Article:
If the case stays within the juvenile system, the next stage is the jurisdiction hearing. Like in a criminal trial, this hearing’s purpose is to determine what actually happened. Both sides are allowed to present evidence and cross-examine witnesses. However, the facts will not be decided by a jury. If the judge determines that the available evidence points to the juvenile’s guilt, the case will move to the next stage.
During this part of the process, the focus is not only on how to punish a juvenile but also on how to treat or rehabilitate them. Another important difference is that a judge can decide to “set aside” or cancel the decision about jurisdiction. In other words, the verdict can be canceled if their legal team is successful at this stage. If not, the judge will determine the conditions of detention and probation.
How Can I Appeal My Child’s Verdict?
There are three ways to appeal a juvenile case. First, and while it’s not a formal appeal, your lawyer should try to get a new hearing if the judge rules against your child at the detention phase.
Second, if the judge rules that your child should be treated like an adult, you may file a writ with the Court of Appeals. This isn’t a formal appeal either, but it can delay the process and keep the case in the juvenile system.
Third, you can file an official appeal within 60 days of the disposition hearing. As with a criminal case, your appeal must show that a legal mistake hurt your son’s or daughter’s case.
There are many possible arguments to make in favor of an appeal. A lawyer may argue that evidence was improperly included or rejected, or that the authorities violated your child’s rights at any point during the process.
A California Juvenile Lawyer Can Help
When a minor faces criminal charges, their future hangs in the balance. With so much at stake, these cases require quick, thorough, and aggressive action from the defense.
If you or a loved one received a bad result after a juvenile disposition hearing, you must act fast if you want to appeal.
Aaron Spolin’s Book, Witness Misidentification in Criminal Trials, Is Admitted to United States Library of Congress.Published on February 4, 2020
This past month the United States Library of Congress admitted into its collection Witness Misidentification in Criminal Trials: Reforming Identification Procedures to Protect the Innocent. The book, written by criminal appeals attorney Aaron Spolin, discusses the dangers of witness misidentification, which is the leading cause of wrongful convictions in the county.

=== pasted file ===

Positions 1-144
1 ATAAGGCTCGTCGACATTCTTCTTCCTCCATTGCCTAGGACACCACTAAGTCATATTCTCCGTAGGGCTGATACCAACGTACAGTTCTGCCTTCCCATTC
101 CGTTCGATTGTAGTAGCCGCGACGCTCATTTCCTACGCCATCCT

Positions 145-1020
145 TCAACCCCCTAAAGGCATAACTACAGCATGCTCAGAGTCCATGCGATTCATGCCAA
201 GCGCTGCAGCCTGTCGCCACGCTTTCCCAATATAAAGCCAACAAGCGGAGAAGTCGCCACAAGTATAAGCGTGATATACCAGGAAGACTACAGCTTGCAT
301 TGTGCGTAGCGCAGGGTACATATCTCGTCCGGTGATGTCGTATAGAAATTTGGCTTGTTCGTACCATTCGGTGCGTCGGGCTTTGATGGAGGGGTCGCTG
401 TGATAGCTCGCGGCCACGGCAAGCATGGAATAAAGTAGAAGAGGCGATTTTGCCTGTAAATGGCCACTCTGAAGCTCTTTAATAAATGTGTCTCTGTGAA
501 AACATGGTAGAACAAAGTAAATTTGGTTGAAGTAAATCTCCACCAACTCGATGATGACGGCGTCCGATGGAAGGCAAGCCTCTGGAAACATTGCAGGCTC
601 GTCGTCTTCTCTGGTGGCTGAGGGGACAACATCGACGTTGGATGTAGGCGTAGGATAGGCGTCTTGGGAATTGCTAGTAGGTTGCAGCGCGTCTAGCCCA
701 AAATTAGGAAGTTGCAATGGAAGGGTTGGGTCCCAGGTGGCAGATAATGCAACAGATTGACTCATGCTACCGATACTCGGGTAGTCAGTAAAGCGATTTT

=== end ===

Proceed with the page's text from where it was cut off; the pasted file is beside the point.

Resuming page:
The book summary detailed on the back cover is copied below:
Witness misidentification is the leading cause of wrongful convictions in the United States. Among former death-row inmates proven innocent by post-trial DNA evidence, more than half of their cases involved a mistaken eyewitness identification. And the problem is not limited to death-row inmates: a comprehensive 2012 study by Marvin Zalman, a professor of criminal procedure, concludes that up to 2,000 individuals are wrongfully convicted of felonies each year. Combating witness misidentification is perhaps the biggest step we can take to fight his injustice. This book discusses the problems of witness identification, shows how identification procedures contribute to faulty convictions, and suggests reforms that would drastically reduce the potential for misidentification. Aaron Spolin is an award-winning criminal appeals attorney and former prosecutor. He leads Spolin Law P.C., a firm that handles criminal appeals, writs, and post-conviction relief.
The book, which has a Library of Congress Control Number of 2019-919901, can be purchased at major booksellers, including here at Amazon.
For more information about wrongful convictions or to speak with one of the attorneys or staff members at Spolin Law about a particular case, call us at (866) 963-7561.
Can You Appeal a Conviction if You Plead Guilty?Published on January 29, 2020
Most criminal cases end when the accused enters a negotiated guilty plea to specific charges. Unfortunately, many people who are completely innocent of wrongdoing end up pleading guilty because they don’t believe they can prove their innocence in court.
However, if you or a loved one pled guilty to a crime despite being innocent, the fight is not necessarily over. You can still file an appeal after a guilty plea, but you will need to demonstrate that the plea itself was not “knowing, voluntary, and intelligent.”